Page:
Trusting justice means making it feel meaningful—people have to trust that justice systems are themselves just. To conclude our miniseries on Trust, we talk to Nathan Matias about how exactly people lost trust in Elon Musks’ Twitter, and revisit our recent interview with Tracey Meares and Tom Tyler about how procedural justice can convince can… Continue reading Do You Trust that Justice is Just? with Nathan Matias, Tracey Meares, and Tom Tyler (Trust episode 4)
How to Start a Guild with Kei Kreutler and T.L. Taylor (Trust episode 3)
Almost two decades ago, World of Warcraft gamers started gathering in guilds to share resources and organize raids. Did they create one of the most trustful types of communities on the entire Internet? This week on our trust mini-series, we talk about how artist and gaming communities cooperate with artist Kei Kreutler and sociologist of… Continue reading How to Start a Guild with Kei Kreutler and T.L. Taylor (Trust episode 3)
72 Why Would People Trust Crypto? with Finn Brunton and Molly White (Trust episode 2)
Cryptocurrency is supposedly the basis of trustless economy, but in the past few years there were a lot of everyday people who entrusted it with everything. How did this happen? In this episode of our miniseries on trust, we talk to Finn Brunton about the deep history of crypto and Molly White about how the… Continue reading 72 Why Would People Trust Crypto? with Finn Brunton and Molly White (Trust episode 2)
71 Do We Trust the Internet? with evelyn douek and Primavera de Filippi (Trust episode 1)
Should governments regulate how Facebook moderates speech? Can you sanction an automated smart contract that’s used for international money laundering? Was it a coincidence that every social media platform banned Donald Trump at the same time? In the first part of our 4-part miniseries looking at trust online, we welcome evelyn douek, host of the… Continue reading 71 Do We Trust the Internet? with evelyn douek and Primavera de Filippi (Trust episode 1)
70 The Mars Rover Isn’t Stealing Our Data, with Janet Vertesi
Today on Reimagining, we welcome our first conscientious objector to Google—and our first ever NASA alum. Janet Vertesi joins for a fascinating conversation about her project to keep any data about her children off the web, and ties it in to tales about her old job as in-house ethnographer for the Mars Rover missions.
69 The Netherlands’ most important sociologist is building the other DPI: the Dutch Public Internet
José van Dijck is arguably the preeminent sociologist in the Netherlands, conducting research about how online platforms have crept into public life that has proved foundational to European regulation like the Digital Services Act. Today on Reimagining the Internet, José talks to us about PubHubs, an attempt to build a decentralized, privacy-focused social media network… Continue reading 69 The Netherlands’ most important sociologist is building the other DPI: the Dutch Public Internet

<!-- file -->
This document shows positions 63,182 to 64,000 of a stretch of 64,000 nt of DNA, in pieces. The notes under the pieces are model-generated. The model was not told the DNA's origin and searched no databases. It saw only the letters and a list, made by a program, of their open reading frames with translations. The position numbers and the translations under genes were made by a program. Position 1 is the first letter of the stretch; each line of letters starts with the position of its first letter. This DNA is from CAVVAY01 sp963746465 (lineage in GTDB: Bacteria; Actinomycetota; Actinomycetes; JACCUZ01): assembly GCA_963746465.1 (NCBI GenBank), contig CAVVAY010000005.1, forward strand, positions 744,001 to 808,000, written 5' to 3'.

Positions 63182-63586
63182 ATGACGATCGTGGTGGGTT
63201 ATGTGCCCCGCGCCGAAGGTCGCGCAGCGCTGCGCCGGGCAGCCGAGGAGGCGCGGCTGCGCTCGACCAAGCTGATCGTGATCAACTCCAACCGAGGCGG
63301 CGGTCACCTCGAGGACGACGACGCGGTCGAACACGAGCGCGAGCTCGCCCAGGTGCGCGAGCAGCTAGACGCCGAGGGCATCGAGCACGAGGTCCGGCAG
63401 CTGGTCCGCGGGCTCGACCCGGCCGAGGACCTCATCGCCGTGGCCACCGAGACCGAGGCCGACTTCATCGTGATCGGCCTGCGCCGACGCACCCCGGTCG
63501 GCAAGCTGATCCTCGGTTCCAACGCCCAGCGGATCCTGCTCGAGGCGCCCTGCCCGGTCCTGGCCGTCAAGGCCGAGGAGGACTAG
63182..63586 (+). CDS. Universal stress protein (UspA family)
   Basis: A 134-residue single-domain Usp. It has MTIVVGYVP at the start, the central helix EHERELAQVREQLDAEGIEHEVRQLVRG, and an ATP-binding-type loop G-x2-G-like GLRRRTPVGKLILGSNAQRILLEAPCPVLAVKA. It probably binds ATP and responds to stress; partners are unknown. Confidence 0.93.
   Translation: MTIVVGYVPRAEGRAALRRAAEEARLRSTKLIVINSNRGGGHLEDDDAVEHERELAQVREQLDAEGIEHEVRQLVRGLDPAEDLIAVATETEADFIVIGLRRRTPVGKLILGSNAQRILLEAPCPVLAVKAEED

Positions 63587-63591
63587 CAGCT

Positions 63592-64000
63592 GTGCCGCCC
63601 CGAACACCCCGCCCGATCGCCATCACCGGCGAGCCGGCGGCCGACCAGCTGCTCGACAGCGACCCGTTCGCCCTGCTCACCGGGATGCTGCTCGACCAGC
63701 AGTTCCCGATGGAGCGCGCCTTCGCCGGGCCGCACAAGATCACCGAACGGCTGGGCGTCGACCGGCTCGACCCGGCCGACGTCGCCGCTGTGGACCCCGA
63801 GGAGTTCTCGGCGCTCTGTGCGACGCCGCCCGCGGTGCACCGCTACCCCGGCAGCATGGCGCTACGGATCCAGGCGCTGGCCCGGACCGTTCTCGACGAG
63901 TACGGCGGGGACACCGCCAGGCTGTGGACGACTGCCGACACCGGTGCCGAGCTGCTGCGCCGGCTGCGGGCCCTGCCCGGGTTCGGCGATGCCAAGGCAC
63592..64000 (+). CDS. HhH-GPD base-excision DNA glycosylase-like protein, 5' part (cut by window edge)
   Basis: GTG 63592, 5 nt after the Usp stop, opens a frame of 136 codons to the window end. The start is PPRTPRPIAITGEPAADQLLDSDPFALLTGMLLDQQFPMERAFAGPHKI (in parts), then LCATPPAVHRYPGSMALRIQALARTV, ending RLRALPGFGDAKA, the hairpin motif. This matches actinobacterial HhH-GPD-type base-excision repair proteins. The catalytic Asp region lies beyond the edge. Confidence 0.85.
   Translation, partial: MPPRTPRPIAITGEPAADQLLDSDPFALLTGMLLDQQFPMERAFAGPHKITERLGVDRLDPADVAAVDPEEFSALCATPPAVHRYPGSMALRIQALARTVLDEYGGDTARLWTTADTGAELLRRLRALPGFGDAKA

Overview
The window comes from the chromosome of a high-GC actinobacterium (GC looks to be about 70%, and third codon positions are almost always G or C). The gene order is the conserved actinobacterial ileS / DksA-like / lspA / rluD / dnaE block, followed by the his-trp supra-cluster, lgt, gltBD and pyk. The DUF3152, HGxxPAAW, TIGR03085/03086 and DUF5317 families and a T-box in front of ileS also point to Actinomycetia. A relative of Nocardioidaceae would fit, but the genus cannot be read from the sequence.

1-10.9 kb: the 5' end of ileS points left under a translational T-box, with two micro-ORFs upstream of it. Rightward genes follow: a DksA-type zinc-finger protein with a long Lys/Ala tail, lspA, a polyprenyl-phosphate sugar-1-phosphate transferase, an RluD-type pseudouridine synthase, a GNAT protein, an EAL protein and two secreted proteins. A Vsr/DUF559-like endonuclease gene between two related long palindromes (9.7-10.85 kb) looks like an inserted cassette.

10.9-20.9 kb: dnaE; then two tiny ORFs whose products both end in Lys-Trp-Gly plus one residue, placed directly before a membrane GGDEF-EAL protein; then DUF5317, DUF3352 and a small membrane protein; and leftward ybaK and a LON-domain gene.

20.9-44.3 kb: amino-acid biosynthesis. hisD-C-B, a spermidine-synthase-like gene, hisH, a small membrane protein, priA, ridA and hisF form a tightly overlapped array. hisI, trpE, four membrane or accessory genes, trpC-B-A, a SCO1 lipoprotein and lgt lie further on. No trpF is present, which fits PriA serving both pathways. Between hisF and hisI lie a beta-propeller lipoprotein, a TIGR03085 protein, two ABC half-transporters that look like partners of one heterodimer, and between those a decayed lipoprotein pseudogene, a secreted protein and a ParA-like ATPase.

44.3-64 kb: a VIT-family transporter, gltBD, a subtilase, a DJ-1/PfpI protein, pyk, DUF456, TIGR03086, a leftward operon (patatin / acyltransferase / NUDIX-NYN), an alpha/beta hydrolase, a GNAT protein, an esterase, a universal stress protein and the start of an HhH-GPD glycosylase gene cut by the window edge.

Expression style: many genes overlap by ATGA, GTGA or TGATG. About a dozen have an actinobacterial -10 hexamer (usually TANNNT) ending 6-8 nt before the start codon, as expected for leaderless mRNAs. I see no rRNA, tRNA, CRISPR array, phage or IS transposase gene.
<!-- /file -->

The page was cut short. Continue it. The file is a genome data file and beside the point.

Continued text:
68 Justice That We Can Trust with Tracey Meares and Tom Tyler
Why does the criminal justice system feel so unfair to those who interact with it? Why does Internet governance often feel so arbitrary? Legal scholars Tracey Meares and Tom Tyler believe that we need justice systems made up of fair processes designed first and foremost to help us trust that justice. This week on Reimagining, we’re joined by the two cofounders of the Justice Collaboratory at Yale Law School.
67 Otherweb Cuts Junk from Your News Diet
Alex Fink think we already have enough information on the web: now it’s time to make sense of all of it. He’s built a fantastic tool called Otherweb that uses natural language processing to aggregate news from reputable outlets and filter out the junk. It even includes a search engine that can exclude any articles with affiliate links, hateful content, or lacking references. Oh and he’s built all of this without developing a business model.
66 It’s a Wonderful Internet: The 2022 Holiday Special
It’s that time for our favorite tradition here at Reimagining the Internet: the holiday special. This year, Ethan has his finger hovering over a big red button to delete the entire Internet and his guardian angel talks him down.
A very special tanks to lab mates Ryan McGrady, Rebecca Curran, Kevin Zheng, Spencer Lane, Virginia Partridge, and Jasmine Mangat for joining.
65 This One Weird Trick for a Changing Society with Gal Beckerman
Why do social movements organizing online that spawn huge protests so rarely create radical change like movements of the past? Gal Beckerman argues that it’s all about The Quiet Before, a sustained discourse where activists can organize and deliberate about how to enact the change they want to see. This week on Reimagining, Gal walks us through his new book, a history of radical movements.